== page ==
Facebook and Twitter Keep Changing The Rules: Prepare For Digital Advocacy Platform Uncertainty

We’re Adapting our Global Digital Advocacy Strategies, and You Probably Should, Too. 

For foundations and organizations that drive advocacy campaigns globally, Facebook and Twitter have been a driving force for change.

Particularly in lower-middle-income countries (LMICs), where the rise of a connected populace leapfrogged email- to-website-action advocacy, social media platforms have been the primary means to effectively educate and mobilize grassroots audiences as well as directly reach key opinion leaders and decision-makers.

Until now.

In 2013, Facebook and Twitter changed the rules by drastically reducing the reach of non-paid content from organization pages. Our metrics on organic reach for advocacy campaigns in over 25 countries are so low that we have all but abandoned building Facebook followers all together. Organizations were forced to rely on ‘feeding the meter’ and continually using advertising to promote regular posts just to ensure they reached critical mass among their own followers and advocates.

Now—the rules are changing, again.

With (rightful) scrutiny on social platform advertising abuses, Facebook and Twitter have thrown the baby out with the bathwater—making it extremely difficult for organizations across the globe to rely on paid advertising to promote advocacy-related content. Twitter recently announced a total ban of advocacy paid content, only to walk it back just a bit.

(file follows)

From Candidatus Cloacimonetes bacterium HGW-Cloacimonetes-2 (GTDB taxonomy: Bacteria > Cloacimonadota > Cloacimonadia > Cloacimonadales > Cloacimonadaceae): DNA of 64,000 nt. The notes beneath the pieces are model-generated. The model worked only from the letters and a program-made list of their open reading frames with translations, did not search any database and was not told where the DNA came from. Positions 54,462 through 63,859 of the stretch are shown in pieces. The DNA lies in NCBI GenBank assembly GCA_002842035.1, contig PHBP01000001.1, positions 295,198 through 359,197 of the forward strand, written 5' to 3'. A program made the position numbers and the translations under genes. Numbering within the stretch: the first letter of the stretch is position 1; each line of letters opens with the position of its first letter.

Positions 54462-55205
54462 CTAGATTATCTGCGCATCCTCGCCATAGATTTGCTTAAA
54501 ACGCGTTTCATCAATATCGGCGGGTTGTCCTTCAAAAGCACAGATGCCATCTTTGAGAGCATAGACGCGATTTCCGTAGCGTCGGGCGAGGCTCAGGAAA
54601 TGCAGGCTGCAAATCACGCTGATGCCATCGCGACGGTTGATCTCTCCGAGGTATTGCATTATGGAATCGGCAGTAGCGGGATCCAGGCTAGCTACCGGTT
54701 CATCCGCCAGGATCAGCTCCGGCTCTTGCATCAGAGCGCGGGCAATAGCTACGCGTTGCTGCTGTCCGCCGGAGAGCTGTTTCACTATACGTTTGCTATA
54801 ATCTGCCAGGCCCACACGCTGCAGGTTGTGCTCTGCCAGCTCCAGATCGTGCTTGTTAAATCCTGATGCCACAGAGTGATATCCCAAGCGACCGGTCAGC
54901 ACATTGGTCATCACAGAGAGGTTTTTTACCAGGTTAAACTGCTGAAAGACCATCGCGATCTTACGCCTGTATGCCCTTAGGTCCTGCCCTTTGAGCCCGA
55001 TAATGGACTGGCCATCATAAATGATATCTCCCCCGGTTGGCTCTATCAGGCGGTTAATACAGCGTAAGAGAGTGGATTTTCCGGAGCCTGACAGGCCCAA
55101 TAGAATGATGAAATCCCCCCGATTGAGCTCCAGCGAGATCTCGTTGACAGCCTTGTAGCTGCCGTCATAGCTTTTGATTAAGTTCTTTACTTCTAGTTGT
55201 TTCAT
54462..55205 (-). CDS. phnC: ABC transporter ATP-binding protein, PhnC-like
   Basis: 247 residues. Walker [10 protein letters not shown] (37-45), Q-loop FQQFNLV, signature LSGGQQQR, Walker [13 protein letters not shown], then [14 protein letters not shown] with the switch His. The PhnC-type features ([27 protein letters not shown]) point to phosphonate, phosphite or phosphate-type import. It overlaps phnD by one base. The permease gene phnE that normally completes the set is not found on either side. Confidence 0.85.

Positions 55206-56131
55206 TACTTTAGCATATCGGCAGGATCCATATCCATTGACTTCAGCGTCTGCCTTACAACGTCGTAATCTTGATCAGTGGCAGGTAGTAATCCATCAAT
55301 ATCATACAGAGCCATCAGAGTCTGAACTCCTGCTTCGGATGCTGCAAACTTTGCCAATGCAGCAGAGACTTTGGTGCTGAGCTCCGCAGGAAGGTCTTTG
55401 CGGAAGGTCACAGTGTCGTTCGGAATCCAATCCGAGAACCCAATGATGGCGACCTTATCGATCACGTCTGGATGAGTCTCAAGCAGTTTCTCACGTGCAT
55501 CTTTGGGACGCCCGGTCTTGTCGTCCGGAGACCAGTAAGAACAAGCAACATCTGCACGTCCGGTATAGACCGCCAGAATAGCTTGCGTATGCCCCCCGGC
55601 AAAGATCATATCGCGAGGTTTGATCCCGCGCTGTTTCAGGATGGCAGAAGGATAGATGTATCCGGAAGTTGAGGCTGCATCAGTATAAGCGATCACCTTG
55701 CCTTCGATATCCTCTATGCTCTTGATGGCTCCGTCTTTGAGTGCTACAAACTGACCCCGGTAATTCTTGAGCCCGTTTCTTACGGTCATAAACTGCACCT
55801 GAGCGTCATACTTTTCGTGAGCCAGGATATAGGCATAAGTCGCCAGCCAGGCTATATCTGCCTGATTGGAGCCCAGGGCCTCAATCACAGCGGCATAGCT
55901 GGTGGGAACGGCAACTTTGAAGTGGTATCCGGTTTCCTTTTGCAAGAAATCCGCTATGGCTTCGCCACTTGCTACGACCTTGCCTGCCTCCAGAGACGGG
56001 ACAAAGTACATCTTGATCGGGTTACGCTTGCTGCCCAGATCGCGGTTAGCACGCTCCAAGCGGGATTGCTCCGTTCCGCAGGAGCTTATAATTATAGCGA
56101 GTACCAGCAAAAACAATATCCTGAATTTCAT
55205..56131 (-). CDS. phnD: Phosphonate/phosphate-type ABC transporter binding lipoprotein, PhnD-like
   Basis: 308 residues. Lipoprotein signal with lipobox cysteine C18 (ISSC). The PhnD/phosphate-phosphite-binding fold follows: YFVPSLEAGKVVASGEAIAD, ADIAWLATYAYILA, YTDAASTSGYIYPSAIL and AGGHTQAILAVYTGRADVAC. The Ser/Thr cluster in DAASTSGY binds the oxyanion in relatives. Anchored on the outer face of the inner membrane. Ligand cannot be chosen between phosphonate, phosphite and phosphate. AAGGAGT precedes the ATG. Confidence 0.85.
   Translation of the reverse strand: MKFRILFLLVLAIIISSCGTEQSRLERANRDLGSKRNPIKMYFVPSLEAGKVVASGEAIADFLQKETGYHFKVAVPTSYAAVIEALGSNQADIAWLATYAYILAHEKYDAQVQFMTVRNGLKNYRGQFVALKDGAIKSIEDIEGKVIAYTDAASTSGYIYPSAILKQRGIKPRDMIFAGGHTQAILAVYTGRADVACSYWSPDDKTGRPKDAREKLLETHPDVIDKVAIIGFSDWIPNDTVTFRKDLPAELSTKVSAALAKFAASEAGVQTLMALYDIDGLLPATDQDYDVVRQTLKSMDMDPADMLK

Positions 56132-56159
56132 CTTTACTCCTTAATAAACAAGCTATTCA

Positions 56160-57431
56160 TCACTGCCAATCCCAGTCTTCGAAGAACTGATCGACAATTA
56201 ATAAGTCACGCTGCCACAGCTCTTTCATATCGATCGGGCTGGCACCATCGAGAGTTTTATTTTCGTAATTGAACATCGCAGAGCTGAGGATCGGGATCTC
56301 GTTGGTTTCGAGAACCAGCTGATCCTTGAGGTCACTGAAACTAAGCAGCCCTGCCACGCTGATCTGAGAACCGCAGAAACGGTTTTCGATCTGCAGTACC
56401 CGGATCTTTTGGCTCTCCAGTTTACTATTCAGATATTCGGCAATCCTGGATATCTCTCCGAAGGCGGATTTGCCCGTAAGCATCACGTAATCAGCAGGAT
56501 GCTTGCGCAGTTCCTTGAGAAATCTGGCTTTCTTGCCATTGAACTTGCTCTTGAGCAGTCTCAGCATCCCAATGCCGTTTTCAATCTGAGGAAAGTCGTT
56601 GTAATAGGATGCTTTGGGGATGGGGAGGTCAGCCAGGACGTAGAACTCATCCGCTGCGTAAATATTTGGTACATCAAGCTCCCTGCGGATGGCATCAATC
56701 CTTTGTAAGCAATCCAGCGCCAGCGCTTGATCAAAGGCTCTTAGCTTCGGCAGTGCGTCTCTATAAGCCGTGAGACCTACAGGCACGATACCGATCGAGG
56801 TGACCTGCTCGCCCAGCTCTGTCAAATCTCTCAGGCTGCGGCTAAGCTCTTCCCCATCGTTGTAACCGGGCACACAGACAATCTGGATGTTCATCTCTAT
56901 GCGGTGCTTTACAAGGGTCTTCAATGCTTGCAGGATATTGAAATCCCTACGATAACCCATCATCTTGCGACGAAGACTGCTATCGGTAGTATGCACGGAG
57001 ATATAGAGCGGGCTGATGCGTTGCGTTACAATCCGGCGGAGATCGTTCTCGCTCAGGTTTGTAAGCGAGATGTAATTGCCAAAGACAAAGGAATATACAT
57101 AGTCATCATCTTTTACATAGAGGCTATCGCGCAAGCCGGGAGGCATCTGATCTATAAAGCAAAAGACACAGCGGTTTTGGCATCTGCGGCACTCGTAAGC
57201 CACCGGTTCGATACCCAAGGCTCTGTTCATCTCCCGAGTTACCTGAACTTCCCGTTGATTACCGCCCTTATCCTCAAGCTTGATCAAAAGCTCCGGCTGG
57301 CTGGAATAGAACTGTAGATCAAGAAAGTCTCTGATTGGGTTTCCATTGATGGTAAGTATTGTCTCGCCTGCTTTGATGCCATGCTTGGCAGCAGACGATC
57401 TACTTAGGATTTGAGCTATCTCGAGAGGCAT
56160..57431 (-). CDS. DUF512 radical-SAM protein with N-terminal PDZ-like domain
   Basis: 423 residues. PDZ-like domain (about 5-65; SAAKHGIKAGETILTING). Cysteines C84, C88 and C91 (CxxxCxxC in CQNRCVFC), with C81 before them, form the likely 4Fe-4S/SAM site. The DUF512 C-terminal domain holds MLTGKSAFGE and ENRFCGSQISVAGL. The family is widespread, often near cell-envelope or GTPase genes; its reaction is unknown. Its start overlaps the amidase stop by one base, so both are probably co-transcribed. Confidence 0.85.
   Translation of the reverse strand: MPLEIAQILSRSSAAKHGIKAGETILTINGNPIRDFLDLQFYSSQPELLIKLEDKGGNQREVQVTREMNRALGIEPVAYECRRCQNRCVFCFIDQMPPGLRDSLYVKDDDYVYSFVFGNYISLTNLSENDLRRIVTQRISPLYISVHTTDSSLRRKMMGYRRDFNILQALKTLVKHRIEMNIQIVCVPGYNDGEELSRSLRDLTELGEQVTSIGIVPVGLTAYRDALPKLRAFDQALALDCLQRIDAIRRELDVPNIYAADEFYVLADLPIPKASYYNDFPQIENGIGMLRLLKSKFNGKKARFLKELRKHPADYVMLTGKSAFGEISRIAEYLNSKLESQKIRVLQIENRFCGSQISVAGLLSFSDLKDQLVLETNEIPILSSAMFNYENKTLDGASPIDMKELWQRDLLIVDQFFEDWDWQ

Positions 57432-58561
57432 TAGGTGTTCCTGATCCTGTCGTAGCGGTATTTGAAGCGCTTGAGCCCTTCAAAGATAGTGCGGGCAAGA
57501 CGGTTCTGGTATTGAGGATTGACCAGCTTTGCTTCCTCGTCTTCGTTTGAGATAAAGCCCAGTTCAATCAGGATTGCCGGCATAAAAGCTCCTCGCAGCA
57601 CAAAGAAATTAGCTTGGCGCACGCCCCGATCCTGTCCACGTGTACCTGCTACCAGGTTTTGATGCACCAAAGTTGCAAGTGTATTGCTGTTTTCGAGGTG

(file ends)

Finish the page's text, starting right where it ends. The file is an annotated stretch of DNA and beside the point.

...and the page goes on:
Even if you want to play by the rules, restrictions now put too much responsibility and visibility on specific individuals in organizations who operate as a social media manager. Advocates are forced to upload their personal ID as well as confirm a physical address via the platform, with no assurances of what happens to that information should interested parties come knocking at Facebook’s door. Many of our partners in India, Indonesia, Vietnam and elsewhere are balking at this process given the potential risks it places upon them personally.

These platforms are still vital because that’s where the people are. But with such a shifting landscape it’s important for global advocacy campaigns and foundations supporting issues across multiple countries to ensure they have a diversified advocacy platform strategy.

Because the only certainty I know is the rules are sure to change yet again.

Here at Global Wave Digital, these are the strategies we’re chewing on with movements across the world on what comes next:

  • Influencers, Brand Ambassadors and Key Opinion Leaders: What’s Real and What Works: Think less Instagram Model and more Ambassador for Change. We encourage partners to develop networks of highly visible individual influencers who can act as advocates to drive awareness, mobilization of action and engagement with key decision-makers via their own large communities. The programs focus on a broader ‘brand ambassador’ program where campaigns recruit organic influencers as well as a Key Opinion Leader influencer program that focuses on 1-2 specific individuals—who sometimes receive sponsorship funds for their time to participate in campaign events, develop content etc. Organizations can’t just go ask Neymar and Lady Gaga to come with—you need a plan, a commitment program and ongoing support.